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EVEN THOUGH WE’RE ALL INTERNATIONALISTS, FOR NOW THE BOOK WILL ONLY BE AVAILABLE IN GERMAN.With contributions from Damir Arsenijevic, Alain Badiou, Étienne Balibar, Gracie Mae Bradley, Cédric Durand, the European Space Agency (sort of), Sara Farris, Alexandre Kojève, Maurizio Lazzarato, Sandro Mezzadra, Toni Negri, Thomas Piketty, Beatriz Preciado, Bernard Stiegler, Martin Wolf, Slavoj Žižek.And to top it all off, check out our exclusive “Europe from Detroit” mix that comes courtesy of acid legend Carlos Souffront.No, not another debate on Europe, not just the usual policy proposals, no moralising appeals. We simply want to take stock of our ignorance in order to turn it into something more productive. Call it recycling if you will. The contributions in the volume do not reflect anything like a unity of vision. Often, they agree on very little. But that doesn’t mean the texts assembled here do not resonate with one another. Philosophers, economists, journalists and activists comment on past and present manifestations of Europe. Taken together, these essays are exercises in defamiliarisation. Sure, we don’t fully understand what is going on. Then again, experts didn’t fare too well either, as a quick glance at the pre-2008 forecasts of economists, the analyses of geopolitical pundits or the trajectories of the expert-led transitional governments in Europe’s South reveals. That’s why we have no desire to wallow in passivity and fatalism. On the contrary, creating a sense of distance between Europe and ourselves will perhaps enable us to relate to it in new ways.Ever since the postwar reconstruction, Europe vacillated between grand political designs and economic expediency. The introduction of the Euro in 2002 and the ongoing crisis of 2008 have accelerated a shift in the balance of power. Nation-states lost some of their prerogatives and now have to accommodate the demands of unelected supranational entities in charge of implementing the precepts of economic rationality. A sense of powerlessness has become widespread. It has given a new lease of life to nationalism and xenophobia across Europe. Young people in particular wonder what could possibly be the point of having democracy conform to markets if capitalism cannot even make good on its one spellbinding historical promise: to enable wealth creation for the masses through individual effort and hard work? As is stands in 2014, giving up democratic principles in order to purify the operations of the markets seems like the surest way to the worst of both worlds: a technocratic caesarism. Economists tentatively hail Greece’s return to the capital markets, they rejoice at the first signs of positive growth rates and welcome, give or take some accounting tricks, the sound budgets in member-states that are testament to the efficacy of the austerity measures. Meanwhile, unemployment in many parts of the EU remains stubbornly high. And let’s not even talk about wage levels. Far from marking the end of history and the triumph of liberal market societies, 1989 could have turned out to be a Pyrrhic victory for capitalism, a possibility for which even François Furet allowed in his very last essays. Before its long overdue collapse, ‘real existing socialism’ - imperialist, authoritarian, unjust, inefficient, and downright depressing as it was - nonetheless inspired a fear among the governments of the so-called Western world that tamed capitalism in ways not seen before or after. Did bureaucratic state capitalism in the East protect the liberal capitalism of the West from what it wanted? Even when the latter seemed to be on excellent form after 1989, it often turned out to be pumped up on a diet of monetary steroids: soaring private and company debt sustained the boom times.Capitalism’s hold over the planet is neither uniform nor exclusively imposed by force. It emerged out of a contingent history of the “universalisation of a tendency”, as Deleuze and Guattari put it. However, a European left that has yet to come to terms with the full extent of its political insignificance seeks solace in the idea of an economic matrix that structures every fold of the social fabric: it is plausible, inescapable and terrifyingly good at harnessing even the forces of resistance to its own purposes. While the therapeutic aspect of this sort of thinking cannot be dismissed, its analytical virtues are more questionable. Still, as we survey the political landscape in 2014, no serious – and politically desirable – alternative exists. And yet liberal market societies struggle with ever more intense degrees of disaffection among their supposedly blessed populations. We observe the striking comeback of inequalities of wealth reminiscent of the Belle Époque. If current trends continue we could soon live in societies so unequal one would have to go back to the pre-industrial age to find anything comparable. This is certainly not a process of differentiation that is synonymous with modernity, as some commentators, grotesquely misinterpreting Luhmann, would have us believe. To reduce the potential of social differentiation to the acceptance of economic disparities betrays a poverty of thought that speaks volumes about the state of mind of a “brute bourgeoisie”, itself a symptom of a deeply dysfunctional society. In Merkel-land, it found a new party-political home in the “Alternative for Germany”.But opposition to the Euro also gains currency on the left. This is unsurprising given the intransigence of monetary hawks in the central banks and the institutional set-up of the Eurozone. Another Euro was possible, one that would have attempted to pave the way for an optimal currency area, rather than simply presupposing its existence.This would have required large-scale investments and significant redistributive efforts to harmonise - and raise - living standards in all of Europe. We need to unearth these counter-histories of the single European currency. As long as genuine political and social union is but a distant possibility, the imperative of price stability and the impossibility for individual Euro states to devalue their currency reduces the available range of political responses to economic distress to just one: the downward adjustment not just of economies but of entire welfare systems in order to restore competitiveness. However, there is no economic automatism here. These are deeply political decisions. As so often, economic liberalism knows very well when to portray itself as the arch-foe of oppressive states and undemocratic post-national institutions - and when to enlist their help in order to get its doctrinal way. Some conclude from this state of affairs that, provided it can be made politically productive, a break with the Euro regime should no longer be considered a taboo. Others are wary of reductive explanations that, for the sake of conceptual and political convenience, denounce the Eurozone as a monolithic neoliberal bloc. We stand to benefit a great deal from learning how to spot and exploit political divisions. Even inside the European Commission, there is room for forms of militant bureaucracy that deftly maneuver the legal labyrinthe (ranging from the 1953 European Convention on Social and Medical Assistance to the measures towards greater coordination of social security systems passed in 2004). Recent attempts to bully Merkel’s government into potentially widening access to welfare payments for European citizens living in Germany lent credence to this claim. One day, these regulatory squabbles might bring us a minuscule step closer to a Europe-wide unconditional basic income. Let the robots do the crap jobs. Given the jingoistic mood of most electorates, even many leftist parties are taking leave from demands for postnational social rights that are legally enforceable. They fear such a move would be tantamount to political suicide.Nonetheless, the track record of European institutions and the general tendency of intergovernmental decisions taken during the last two decades or so suggest that it would be insane to rely on emancipatory political action from above. Yet the question of exactly how to reclaim Europe as a battleground from below is close to intractable. What effective form could a dialectic between “institutional and insurrectional” politics take? New forms of entryism might play a role, as those who support Alexis Tsipras’ candidacy for the presidency of the European Commission argue. Mass pressure from the street would open a second flank. But even though they have been theorised for many years, European social movements worthy of their name continue to be conspicuous by their absence. Or should we push for individual states to give up their sovereignty and merge with their neighbour, thus creating political forms that mark an intermediate stage between the nation-state and and a European polity? It all sounds rather far-fetched. Interestingly, the recent protests in Bosnia oppose not just corrupt local elites, but also the institutions of the international community that purports to have pacified the remnants of former Yugoslavia. The revolution in the Ukraine that has courageously overthrown a deeply corrupt regime, on the other hand, did appeal to a EU that embodied hopes for a better political and economic life even as parts of the crowd openly displayed their neo-Nazi sympathies.We need to address the underlying identity issues haunting this continent as a whole and the individuals that inhabit it. It is impossible to overlook the signs of libidinal exhaustion. Europe has a problem with desire. The economic, political and social systems no longer produce pleasure. We’re all tired but we haven’t done nearly enough to explore and invent new lives. The family rushes in to fill this void. We grew accustomed too quickly to the omnipresence of “family-friendly” policies, by now a staple of European political language. We could have known better. In Anti-Oedipus, Deleuze and Guattari had warned us. As capitalism marches onward, all existing social relations will cede to its pull. But that’s not the same as simple disappearance. Quite the opposite. The family was first emptied of all historical functions, only to be reinvented as a bulwark against some of the more troubling and pathological aspects of contemporary capitalism. It offers respite from the constant flexibility that is expected of us, it helps pool resources as welfare states are being dismantled, it pays lip service to feminist struggles by singing the praise of the care work done by stay-at-home mums. In France, reactionaries are marching through the streets in their thousands. Their opposition to same-sex marriage forms part of a wider struggle to combat the rampant “family-phobia” in today’s societies. We want none of it. The hypocrisy is plain for everyone to see. There is significant overlap between the defenders of good old family values and the milieus in which shameless hostility to migrants has once again become acceptable. But some migrants are better than others. The latest version of the mother-father-family relies on cheap non-unionised female labour, the army of nannies recruited from abroad. These are some of the migrants that made it to Europe. Many others don’t even get that far.The activities of Frontex seem blissfully oblivious to the very colonial past they incessantly conjure up. The same fervour that was at work in the historical project of European expansionism is now observable in the systematic efforts to stop migrants - to ensure successful “border management”, as official parlance has it. Europeans used to invade foreign lands to enrich themselves, now they keep others out to protect their privileges. Images of drowned, starved or deported refugees don’t prevent European politicians for a second from invoking ‘our’ grand cultural tradition, preferably while lecturing other parts of the world on the West’s civilisational achievements: philosophy, human rights, dignity, you name it. Perhaps the treatment to which migrants are subjected has something to do with Europe’s historical self-understanding after all. These corpses float in the same Mediterranean sailed by cunning Ulysses. They’re dying to reach the shore they might have otherwise called home. This much is clear to us: as long as other people are treated like garbage in our name, we betray the potential of EURO TRASH.The costly insistence on rigid borders is not just a European problem. It’s a cosmic one. Space is a place where quaint attempts to divide it up according to the time-worn logic of sovereignty must fail. As Donald Kessler has pointed out as early as 1978, the debris piling up in the orbit, if unchecked, will reach a point where space travel becomes too dangerous. And little does it matter whether the out-there is littered by NASA or ESA. We might be stuck on this planet at the precise moment when we’d be well advised to leave it behind. Borders have a funny way of shutting in the people they claim to protect.There were concerns about a possible lack of German voices in this collection but acid legend Carlos Souffront came to our rescue and his exclusive “Europe from Detroit” mix dispels them in the most unexpected, poignant and concise way possible. Kraftwerk’s 1977 “Trans-Europe-Express” imagined the continent as a haven of post-historical nostalgia. We asked Carlos to reimagine Europe as a province of Detroit in order to invert the usual perspective. Often, the Motor City is an object of European musical desire, filled to the brim with projections even, and especially if there is post-industrial desolation to be admired. Let’s try it the other way around. The mix expertly strides between delicacy and a sense of impending dread that culminates in a brief sequence where German history unmistakably rears its ugly head. But there is life beyond that, there has to be. This is not a mind trip, this is a body journey.WE’RE THE EDITORS,WE’RE SVENJA BROMBERG, BIRTHE MÜHLHOFF, AND DANILO SCHOLZ.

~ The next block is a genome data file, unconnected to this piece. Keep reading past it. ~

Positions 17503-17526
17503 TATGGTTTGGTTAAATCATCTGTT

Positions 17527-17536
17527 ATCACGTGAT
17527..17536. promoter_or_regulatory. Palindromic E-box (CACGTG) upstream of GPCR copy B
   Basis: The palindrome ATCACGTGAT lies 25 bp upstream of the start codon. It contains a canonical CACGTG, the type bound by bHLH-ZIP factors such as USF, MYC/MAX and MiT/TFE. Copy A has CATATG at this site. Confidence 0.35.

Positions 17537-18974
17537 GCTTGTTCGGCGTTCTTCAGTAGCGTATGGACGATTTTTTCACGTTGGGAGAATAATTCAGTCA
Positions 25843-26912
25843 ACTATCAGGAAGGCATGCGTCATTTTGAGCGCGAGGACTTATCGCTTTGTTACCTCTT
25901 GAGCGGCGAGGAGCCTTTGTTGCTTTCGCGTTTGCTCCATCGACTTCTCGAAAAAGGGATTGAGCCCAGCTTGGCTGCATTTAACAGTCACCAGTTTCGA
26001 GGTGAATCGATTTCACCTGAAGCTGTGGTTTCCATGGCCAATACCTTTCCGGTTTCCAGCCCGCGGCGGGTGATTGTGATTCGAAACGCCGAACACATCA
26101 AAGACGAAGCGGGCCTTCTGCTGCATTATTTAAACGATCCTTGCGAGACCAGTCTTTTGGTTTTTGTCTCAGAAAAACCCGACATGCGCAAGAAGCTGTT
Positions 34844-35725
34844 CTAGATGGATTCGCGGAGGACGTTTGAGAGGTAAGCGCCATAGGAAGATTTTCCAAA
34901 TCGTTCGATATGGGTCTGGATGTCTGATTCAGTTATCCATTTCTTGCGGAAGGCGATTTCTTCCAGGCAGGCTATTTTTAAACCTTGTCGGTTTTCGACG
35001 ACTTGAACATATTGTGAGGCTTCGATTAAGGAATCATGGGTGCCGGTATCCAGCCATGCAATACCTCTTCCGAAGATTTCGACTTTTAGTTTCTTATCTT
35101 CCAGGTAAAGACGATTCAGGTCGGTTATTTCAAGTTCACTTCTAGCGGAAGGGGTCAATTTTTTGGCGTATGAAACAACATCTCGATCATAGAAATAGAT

Anbieter: Dodax